Lease Opt. to buy. $900/Mo.
$700NDe~peReq38d. Cred7 C~heck
4/2,on 10 acres, w/lake access, off
of South Marion, $1,000 per
month, $500 security,
Call 386-752-3066
Like new site-built home for rent,
3/2, on 5 acres, no~pets! Non-
smoking environment. Call for de-
tails, $800mo + dep 386-758-1789
TOWNHOUSE 2br plus
bonus room. w/1.5 bath.
Quail Heights CC. $750. mo plus
$250 damage dep. 386-752-8553

750 OfficeRetaS

2,000 sq ft, 1 mile S of I-75 on
47, includes warehouse & mini
golf,3 bth (incl handicap),
unlimited possibilities could
convert to SeniorDaycare, etc.
386-752-1364 or 965-4340

1800 SQ FT $1100. Office
furniture available and
cubicle dividers.Water,
sewer and garbage fees included.
386-752-4072 Ready to move in!
OFFICE SPACE for lease.
Oak Hill Plaza. 900 sqft
$675mo/$695. sec dep.
Tom 386-961-1086 DCA Realtor
SE Baya Ave Office Furnished
1800 Sq Ft $1125.00
Ideal for Engineers & Professional
Sec rtydata eabe 38- 5 072

760 Wanted to Rent
Retired male w/references looking
for long term rental. Moving to the
Lake City area. Needing 1 bedrm
or small house. (954)205-5501

.790 Vacation Rentals

Horseshoe Beach Spring Special
Gulf Front 2br, w/lg porch, dock,
fish sink. wkend $345./wk $795.
(352)498-5986/386-235-3633 #419-181

805 Lots forSale
1999 3/2 DWMH on 1 ac
Hallm r Re lE tatse s

community. Suwanne River
I mile away. Owner will finance.
$13,500 Hallmark Real Estate
386-867-1613 Call Jay Sears
Emerald Cove S/D, Lot # 19
Half acre lot, Only $42,000
call Millard Gillen @
386-365-7001 MLS# 75278
High & Dry buildable, wooded in
Forest Country. MLS#76668
Eastside Village Realty, Inc.
Call Dens Milli~gan-Bose

All real estate advertising in this
newspaper is subject to the fair
housing act which makes it illegal
to advertise "any preference,
limitation, or discrimination based
disabltyfmila rtatrs ors tion-
al orign or any inte tio to make
discrimination." Familial status
includes children under the age of .
18 living with parents s or legal
custodians, pregnant women and
people securing custody of chil-
dren under the age of 18. This
newspaper will not knowmngly
accept any advertising for real es-
tate which is in violation of the
law. Our readers are hereby in-
formed that all dwellings adver-
tised in this newspaper are availa.
'ble on an equal opportunity basis.
To complain of discrimination call
HUD toll free at 1-800-669-9777,
the toll free
telephone number to the hearing
impaired is 1-800-927-9275.

810 Home for Sale
2/2 + Bonus Room, 1749sf, 4 acre
comrn rot bard fned d

386-332 05 w vi item~com
2/3 on 5 acres, wrap around porch,
family rm w/fireplace, detached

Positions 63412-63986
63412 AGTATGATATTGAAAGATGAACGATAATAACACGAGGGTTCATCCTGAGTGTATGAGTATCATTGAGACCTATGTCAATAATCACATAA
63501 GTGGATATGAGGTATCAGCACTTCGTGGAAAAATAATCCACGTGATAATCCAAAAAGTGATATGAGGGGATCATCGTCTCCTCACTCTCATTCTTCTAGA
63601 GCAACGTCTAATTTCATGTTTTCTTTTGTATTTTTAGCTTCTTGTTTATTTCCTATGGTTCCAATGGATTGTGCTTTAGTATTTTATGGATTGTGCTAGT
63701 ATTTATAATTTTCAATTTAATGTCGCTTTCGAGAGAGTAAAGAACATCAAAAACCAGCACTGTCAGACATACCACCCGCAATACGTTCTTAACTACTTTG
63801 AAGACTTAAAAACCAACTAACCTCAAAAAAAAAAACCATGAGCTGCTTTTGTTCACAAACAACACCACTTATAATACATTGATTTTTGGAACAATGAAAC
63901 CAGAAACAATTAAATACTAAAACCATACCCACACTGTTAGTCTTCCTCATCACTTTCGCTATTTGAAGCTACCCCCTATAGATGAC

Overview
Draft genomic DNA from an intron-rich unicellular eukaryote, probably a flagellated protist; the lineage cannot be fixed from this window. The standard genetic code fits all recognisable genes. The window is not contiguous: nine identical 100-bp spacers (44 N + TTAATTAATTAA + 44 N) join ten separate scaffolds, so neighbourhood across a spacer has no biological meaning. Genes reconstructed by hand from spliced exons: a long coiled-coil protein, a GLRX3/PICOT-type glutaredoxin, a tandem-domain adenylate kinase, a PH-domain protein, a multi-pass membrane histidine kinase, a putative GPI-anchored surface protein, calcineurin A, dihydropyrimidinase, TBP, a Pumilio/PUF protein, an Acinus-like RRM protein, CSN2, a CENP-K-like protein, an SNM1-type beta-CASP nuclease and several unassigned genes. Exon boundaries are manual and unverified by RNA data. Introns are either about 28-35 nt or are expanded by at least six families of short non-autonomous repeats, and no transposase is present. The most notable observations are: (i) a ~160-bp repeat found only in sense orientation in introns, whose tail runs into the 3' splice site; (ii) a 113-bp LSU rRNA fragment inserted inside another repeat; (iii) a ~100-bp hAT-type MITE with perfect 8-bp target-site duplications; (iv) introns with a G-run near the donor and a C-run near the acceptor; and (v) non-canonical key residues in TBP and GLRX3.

garage, $179,900 MLS# 77005
call Roger Lovelady @
Westfield Realty 386-365-7039
2BR/2BA singlewide mfg home
on 1.7-ac corner lot; large yard &
paved drive $44,900 DANIEL
5110 #75864



1, ,

Bring the picture in or \r .
we will take it for you!
Ltw s g~l '
Ad runs 10 consecutive days .ae
with a description and photo in the ;
newspaper and online E-edition. ca
Ad runs 10 consecutive days as a "'
classified line ad online.
I* You must include vehicle price. -r
* All ads are prepaid.
* Private party only. dF

F9t .

2006 EF250 II:' E"%l
Ford Van
3/4 ton, metal work
shelves/ladder rack,
60K miles, exc. cond. I

$10,500 IJlfBl(sPIl% Cl 1
386-5 55555 %
If you don't sell your vehicle it ,C:'
during the first 10 days, you _
can run the same vehicle ad
for 10 additional days for a nPI a ( B s $ iN 91jr
only $15.00
Terms and conditions remain the a .
same for the additional run.

Make Some Cash!

P Is Int


Advertise your Ga ae Sale

with the Lake City Repo~rter

4 Lines ay 2 Free Sgn


810O Home for Sale
Brick Home in Established S/D,
3/2, Open floor plan, ML.S#76121
$134,900 Call Missy Zecher @
386-623-0237 Remax
Colonial 4/3 + Guest House,
9.95 acres, inground pool, detach-
ed/garage, gate entry,MLS#77386
$325K Call Pam Beauchainp @
386-303-2505 Remax:
Custom, 3/2.5 built in 20107,
on 10.8 ~manicured acres,
completely fenced, Owner Fin.
avail., MLS#77382 Call Paltti
386-623-6896 Access Realty
motivated! 3BRi/2BA has large liv-
ing/dining rm combo $62,000
AGENCY, INC. 755-5110
Family Home in Subdivision
4 bdrm Lots of space, newer
ro f/care rMLS3876 823- 7
Remax, www.missyzechercom
FOR SALE by very motivated
owner. Just reduced $70,000. to
$129,000. Townhouse on Golf
course. 3br/3ba. Wood burning
fireplace. End unit. Remodeled
kitchen, first class appliances,
granite countertops. New Hunlter
Douglas wdw treatments.
Cathedral ceiling. Pool, tennis
court. Call for appt. (904)246-67222
3BR/2BA in Quail Ridge with
back patio, luscious lawn $84,900
AGENCY, INC. 755-5110
Lg home on corner lot w/oversized